Xiaomi Fails to Quiet Skeptics as Investors Flee
In the ever-changing world of Chinese smartphones, former highflyer Xiaomi Corp. has become a beacon of mixed signals. These seemed to reflect a state of panic this past month, as the company’s stock hemorrhaged value and found new lows with the approach of the first anniversary of its Hong Kong initial public offering.
This is the kind of thing that sometimes happens with a company like Xiaomi, which has many moving parts, often pointing in different directions. From the bigger perspective, a lot of the recent panic seems a bit overblown, as the company’s trends do seem broadly positive. More on that shortly.
First let’s zoom in on the past few weeks, which have been filled with mostly bad news followed by Xiaomi’s efforts to paint a smiley face on the situation. Investors don’t seem to be buying into these counter-signals, with the stock hitting new lows almost daily over the last few trading days. That includes breaking through the HK$9 ($1.15) level for the second time ever in intraday trade on Tuesday, meaning the stock has lost nearly half of its value since it began trading last July.
The bad news began at the end of April when preliminary data from market research firm IDC showed Xiaomi’s smartphone sales fell 10% in the first quarter of this year from a year earlier. Such declines are becoming increasingly common these days as the global smartphone market suffers from a case of indigestion after years of breakneck growth.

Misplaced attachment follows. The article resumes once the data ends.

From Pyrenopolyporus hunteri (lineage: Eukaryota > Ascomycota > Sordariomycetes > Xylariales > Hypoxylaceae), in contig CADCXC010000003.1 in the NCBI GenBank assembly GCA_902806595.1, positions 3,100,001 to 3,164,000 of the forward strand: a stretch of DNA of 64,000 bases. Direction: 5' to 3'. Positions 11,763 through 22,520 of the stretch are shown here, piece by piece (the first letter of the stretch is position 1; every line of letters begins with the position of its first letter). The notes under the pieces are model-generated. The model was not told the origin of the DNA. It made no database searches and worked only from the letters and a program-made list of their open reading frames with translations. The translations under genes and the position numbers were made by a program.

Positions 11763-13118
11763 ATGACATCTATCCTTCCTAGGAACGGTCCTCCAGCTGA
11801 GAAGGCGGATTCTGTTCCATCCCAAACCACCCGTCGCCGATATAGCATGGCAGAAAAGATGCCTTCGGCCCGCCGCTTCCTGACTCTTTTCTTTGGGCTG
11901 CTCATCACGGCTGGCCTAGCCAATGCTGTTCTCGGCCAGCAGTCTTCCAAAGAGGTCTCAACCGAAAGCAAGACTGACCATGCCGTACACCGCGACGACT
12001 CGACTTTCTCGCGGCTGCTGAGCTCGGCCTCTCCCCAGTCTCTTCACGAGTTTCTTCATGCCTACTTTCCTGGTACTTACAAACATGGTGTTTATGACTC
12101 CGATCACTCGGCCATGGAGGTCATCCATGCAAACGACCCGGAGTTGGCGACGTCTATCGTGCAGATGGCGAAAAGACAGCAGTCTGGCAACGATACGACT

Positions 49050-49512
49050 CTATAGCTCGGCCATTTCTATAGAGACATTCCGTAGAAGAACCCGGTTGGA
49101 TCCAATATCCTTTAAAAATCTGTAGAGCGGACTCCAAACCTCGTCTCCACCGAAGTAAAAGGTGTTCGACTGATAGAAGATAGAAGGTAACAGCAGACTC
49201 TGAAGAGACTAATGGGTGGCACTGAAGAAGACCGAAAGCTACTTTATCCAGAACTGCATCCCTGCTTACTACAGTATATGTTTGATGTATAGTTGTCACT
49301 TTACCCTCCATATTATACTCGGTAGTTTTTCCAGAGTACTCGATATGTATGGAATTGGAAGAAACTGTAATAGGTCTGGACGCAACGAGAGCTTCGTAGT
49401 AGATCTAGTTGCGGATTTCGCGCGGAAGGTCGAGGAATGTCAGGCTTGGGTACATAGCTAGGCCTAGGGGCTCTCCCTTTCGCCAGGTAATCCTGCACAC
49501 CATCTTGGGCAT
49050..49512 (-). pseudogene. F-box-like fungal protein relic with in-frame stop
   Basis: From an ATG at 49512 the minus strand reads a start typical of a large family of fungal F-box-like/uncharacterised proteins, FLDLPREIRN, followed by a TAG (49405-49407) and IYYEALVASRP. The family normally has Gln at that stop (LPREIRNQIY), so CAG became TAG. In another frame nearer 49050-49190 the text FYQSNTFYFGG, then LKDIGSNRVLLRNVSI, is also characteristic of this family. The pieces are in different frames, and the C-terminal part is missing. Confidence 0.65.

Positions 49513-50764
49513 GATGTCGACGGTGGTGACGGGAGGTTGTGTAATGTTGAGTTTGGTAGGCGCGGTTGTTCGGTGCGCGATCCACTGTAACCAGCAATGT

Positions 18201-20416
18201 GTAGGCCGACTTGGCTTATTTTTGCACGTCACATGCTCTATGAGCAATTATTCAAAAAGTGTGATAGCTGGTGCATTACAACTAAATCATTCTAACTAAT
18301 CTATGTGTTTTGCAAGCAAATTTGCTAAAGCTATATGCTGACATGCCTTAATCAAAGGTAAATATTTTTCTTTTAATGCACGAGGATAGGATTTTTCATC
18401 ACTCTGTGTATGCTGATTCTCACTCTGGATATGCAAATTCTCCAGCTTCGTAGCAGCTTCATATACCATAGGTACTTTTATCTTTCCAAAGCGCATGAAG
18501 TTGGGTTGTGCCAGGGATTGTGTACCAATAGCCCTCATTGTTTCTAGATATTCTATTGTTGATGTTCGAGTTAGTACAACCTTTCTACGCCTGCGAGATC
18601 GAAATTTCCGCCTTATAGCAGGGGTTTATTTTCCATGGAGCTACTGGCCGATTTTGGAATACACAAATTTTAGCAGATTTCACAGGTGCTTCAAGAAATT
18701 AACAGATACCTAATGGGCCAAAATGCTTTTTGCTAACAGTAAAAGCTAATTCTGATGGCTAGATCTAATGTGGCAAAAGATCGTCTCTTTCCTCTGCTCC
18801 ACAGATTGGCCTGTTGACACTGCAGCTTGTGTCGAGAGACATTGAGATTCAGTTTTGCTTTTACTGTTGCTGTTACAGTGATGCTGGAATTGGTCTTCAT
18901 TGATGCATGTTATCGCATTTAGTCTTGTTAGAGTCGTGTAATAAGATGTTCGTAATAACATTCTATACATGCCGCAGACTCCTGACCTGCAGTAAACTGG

Xiaomi certainly wasn’t the only one to see sales fall, with four of the world’s top six brands, including Samsung and Apple, also posting declines. But that didn’t matter to investors. To counter the negative report, Xiaomi hastily issued its own announcement, saying its first-quarter smartphone shipments fell just slightly. Its first-quarter earnings released two weeks ago showed the final figure was nearly flat versus a year-ago, and IDC later revised its figures to be more in sync with Xiaomi’s.
That seemed to put out the first fire. But then the company disclosed last week that one of its nonexecutive directors, Tuck Lye Koh, also known as Xu Dalai, had sold down a major chunk, about 284 million, of his Xiaomi shares. That amounted to nearly half of his total holdings and would have raised about $350 million based on Xiaomi’s closing price on the date the sale occurred.
That news didn’t sit well with stock buyers, since it’s never good to see a company director selling down a big portion of his stake. Again, Xiaomi tried to deflect that bit of bad news by announcing the same day that co-founder and CEO Lei Jun had actually boosted his own holding in the company to the tune of a more modest 79 million shares.
As the free-fall continued for the share price, Xiaomi made its latest move to try to stabilize its ship with the announcement that it had purchased 11 million of its shares on Tuesday as part of a buyback program. But even after that announcement, the stock still continued to fall and ended Tuesday at a new closing low of HK$9.02.